On last night’s episode of Top Chef: All-Stars, the cheftestants had to cook Italian food for some illustrious Italians, including the team behind New York’s legendary Rao’s restaurant and Sopranos star Lorraine Bracco. But among the polenta, pasta, and pork chops, there was one offer the judges could refuse. SPOILER ALERT! Click ahead to find out whose dish it was and what the eliminated cheftestant has to say.
Despite making a winning risotto in season 3, Tre Wilcox was sent to the chopping block last night for — shockingly — a nearly identical risotto. But it wasn’t just the Elimination challenge that wasn’t in Wilcox’s favor. His performance got off to a shaky start with a too-simple Quickfire meal, in which the cheftestants had to create a meal based solely on presentation. For Fabio, it meant depicting fashionable women via chunks of tuna; for Tre it meant an array of colorful dots… and little else. Here, the 34-year-old Dallas resident dishes about what went wrong, his All-Stars experience, and who he thinks will win.
The Quickfire conundrum: “I wasn’t so concerned with the taste. I tried to do too many things that I couldn’t get done and it took a toll on my overall presentation. My thought process was to have a lot of different colors, contrasts, and shapes, but when it came down to making the curry chip with the nitrogen, it just didn’t pan out for me, and I think it took a toll on my presentation. Instead of doing pools of sauce maybe I could’ve done streaks of sauce. Putting something out there that you know doesn’t taste good, that was a challenge in and of itself.”
His take on Fabio’s tuna “women”: “What everyone did was their own take with what they could do within the given time. I think it was clever that he had the little note that he wrote. Everybody has their own unique mind and different ideas that they come to, none wrong, none right — just different perspectives.”
The return of the risotto: “It’s something I’ve been making for a long time in my career. I’ve enjoyed making it and have been for 15 years, so it was the thing to go to. Dale and Mike were doing pasta so I wanted to do something different. I would’ve put another couple ladles of stock in it. I think the overall thing was it wasn’t loose enough, and they wanted it to spread when it hit the plate. I would’ve changed it if I knew it’d get me to the next round. If I wanted to go further, sure, but honestly, how I’ve been trained and if I put into perspective my original competition of Top Chef, the first challenge, I put risotto on the plate and three of the four judges said it was great and I won that challenge. I really think the judges should get it together. Which one is it? I made it the same way as I did in season 3 as I did in All -Stars. But you know what? It’s all good. When you make something true to how you’ve made it, how you’ve been trained, and how you serve it in the city you come from and people love it, then I feel like that’s a difference of opinions. I can’t disagree with someone who is truly Italian, like Tom Colicchio — but I do stand beside my product as this is how I do it. And that’s probably why there’s no such thing as ‘black Italian,’ because we do things our own way!”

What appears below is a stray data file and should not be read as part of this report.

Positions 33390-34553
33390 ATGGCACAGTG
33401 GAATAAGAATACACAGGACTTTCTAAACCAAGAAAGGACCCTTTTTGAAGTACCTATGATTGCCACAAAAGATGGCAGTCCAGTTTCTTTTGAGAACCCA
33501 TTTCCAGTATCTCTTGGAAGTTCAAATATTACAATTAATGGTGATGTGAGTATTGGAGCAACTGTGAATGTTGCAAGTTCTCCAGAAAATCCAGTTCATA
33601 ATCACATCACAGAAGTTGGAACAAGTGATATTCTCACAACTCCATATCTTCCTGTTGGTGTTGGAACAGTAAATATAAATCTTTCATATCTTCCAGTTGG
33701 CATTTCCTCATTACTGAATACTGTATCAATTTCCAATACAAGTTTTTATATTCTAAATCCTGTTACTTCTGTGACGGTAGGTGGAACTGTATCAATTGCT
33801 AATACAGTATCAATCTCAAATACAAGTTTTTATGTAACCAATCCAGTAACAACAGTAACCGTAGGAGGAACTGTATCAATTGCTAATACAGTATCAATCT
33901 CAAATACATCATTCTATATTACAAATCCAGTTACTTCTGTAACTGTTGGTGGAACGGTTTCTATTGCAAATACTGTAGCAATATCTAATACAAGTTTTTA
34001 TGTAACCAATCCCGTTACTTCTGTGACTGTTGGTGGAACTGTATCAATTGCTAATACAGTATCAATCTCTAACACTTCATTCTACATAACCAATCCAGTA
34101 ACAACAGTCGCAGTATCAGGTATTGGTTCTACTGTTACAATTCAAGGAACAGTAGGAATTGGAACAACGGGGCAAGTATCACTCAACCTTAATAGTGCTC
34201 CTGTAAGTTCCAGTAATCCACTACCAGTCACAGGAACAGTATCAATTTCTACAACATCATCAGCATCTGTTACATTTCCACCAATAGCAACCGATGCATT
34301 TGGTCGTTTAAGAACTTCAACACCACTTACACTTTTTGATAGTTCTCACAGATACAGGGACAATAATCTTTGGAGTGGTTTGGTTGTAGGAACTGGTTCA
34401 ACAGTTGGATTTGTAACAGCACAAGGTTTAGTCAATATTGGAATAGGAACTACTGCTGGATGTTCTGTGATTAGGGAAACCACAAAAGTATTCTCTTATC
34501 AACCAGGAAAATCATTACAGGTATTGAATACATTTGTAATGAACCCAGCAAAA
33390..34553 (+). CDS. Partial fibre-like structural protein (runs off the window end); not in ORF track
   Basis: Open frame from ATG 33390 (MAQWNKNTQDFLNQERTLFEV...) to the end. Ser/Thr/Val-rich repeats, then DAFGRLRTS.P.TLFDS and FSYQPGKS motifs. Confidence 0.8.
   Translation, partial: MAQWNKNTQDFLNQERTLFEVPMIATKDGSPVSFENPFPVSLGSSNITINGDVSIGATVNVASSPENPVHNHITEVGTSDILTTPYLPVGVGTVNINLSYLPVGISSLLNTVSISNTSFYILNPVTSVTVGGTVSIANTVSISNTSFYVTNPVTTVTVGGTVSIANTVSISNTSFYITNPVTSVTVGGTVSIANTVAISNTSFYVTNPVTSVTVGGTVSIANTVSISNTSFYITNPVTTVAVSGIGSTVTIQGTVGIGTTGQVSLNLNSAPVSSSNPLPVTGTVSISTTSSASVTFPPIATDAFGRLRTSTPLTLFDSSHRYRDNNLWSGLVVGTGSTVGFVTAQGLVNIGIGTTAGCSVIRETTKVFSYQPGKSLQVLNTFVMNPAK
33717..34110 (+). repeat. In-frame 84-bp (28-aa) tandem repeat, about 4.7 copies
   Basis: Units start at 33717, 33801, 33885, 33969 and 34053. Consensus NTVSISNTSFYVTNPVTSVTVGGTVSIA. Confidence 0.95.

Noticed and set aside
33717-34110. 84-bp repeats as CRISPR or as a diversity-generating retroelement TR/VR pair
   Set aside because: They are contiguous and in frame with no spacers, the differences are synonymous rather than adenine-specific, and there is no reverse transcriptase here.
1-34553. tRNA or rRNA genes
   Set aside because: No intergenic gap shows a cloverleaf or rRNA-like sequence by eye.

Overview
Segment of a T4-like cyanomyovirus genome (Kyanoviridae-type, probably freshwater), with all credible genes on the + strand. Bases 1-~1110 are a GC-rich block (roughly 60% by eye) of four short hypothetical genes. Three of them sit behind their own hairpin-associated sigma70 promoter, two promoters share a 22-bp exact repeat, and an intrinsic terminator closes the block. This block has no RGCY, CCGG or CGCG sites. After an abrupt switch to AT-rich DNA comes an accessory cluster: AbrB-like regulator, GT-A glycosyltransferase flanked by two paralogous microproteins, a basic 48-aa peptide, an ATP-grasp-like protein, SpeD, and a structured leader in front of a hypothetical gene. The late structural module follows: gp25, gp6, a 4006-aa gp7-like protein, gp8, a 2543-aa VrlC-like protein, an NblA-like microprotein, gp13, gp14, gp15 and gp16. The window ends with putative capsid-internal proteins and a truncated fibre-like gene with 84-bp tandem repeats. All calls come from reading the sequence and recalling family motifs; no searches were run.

The less than enthusiastic response to Antonia’s Elimination win: “I just think we were expecting a dish to be a little more authentic Italian. The mussels seemed to go down a French-moules frites way. We didn’t know if it was something she’d get tagged on.”
His All-Stars experience: “It was really awesome because it was a lot of different perspectives on food and a lot of different techniques. My season, originally season 3, maybe I was little reserved, quiet, and didn’t fully know what was going on. I didn’t really want to let go and have a good time and take it all in. But this time around, it’s 17 of the best chefs who’ve been on Top Chef and all of them are bad-ass cooks. I’m the guy who came in humble enough to take something from everyone and was able to listen to the judges when I was on top and when I was on the bottom, and take that in as something that sends me to Dallas as a better chef. Top Chef was a great training exercise for me the second time around. I think that in season 3, I really didn’t let people know who I was. I think I did a tremendous turn around on opening up. For that I can say, ‘Hey, come to Dallas, have my risotto and you be the judge.’”
Where you can find him now: “I threw in the towel on Loft 610, but Marquee Grill opens in Highland Park Village, Texas, on March 14. I’m going to do new American with Italian and French influences. I’ll put my risotto out there, and it won’t be watery. That risotto won’t spread!”
And the winner will be…: “Richard Blais is the man. I’m not rooting for him in the sense of a fan. I was there. I was there six weeks, four weeks of those was competing with him. He’s got so much technical training, it’s ridiculous. I think that’s what makes any chef as great as they can be. Ingredients are what we all need to be great chefs, but if you don’t the techniques needed to make those ingredients shine, then you can’t be as great of a chef. This kid has it all. He’s got any kind of technical training you can think of. He’s pretty brilliant.”
Were you guys upset to see Tre go? Do you agree that Blais will take it home? Pack your knives and sound off below!
More Top Chef: All-Stars from EW:
Top Chef: All-Stars recap: The Italian Job
Photo: David Giesbrecht/Bravo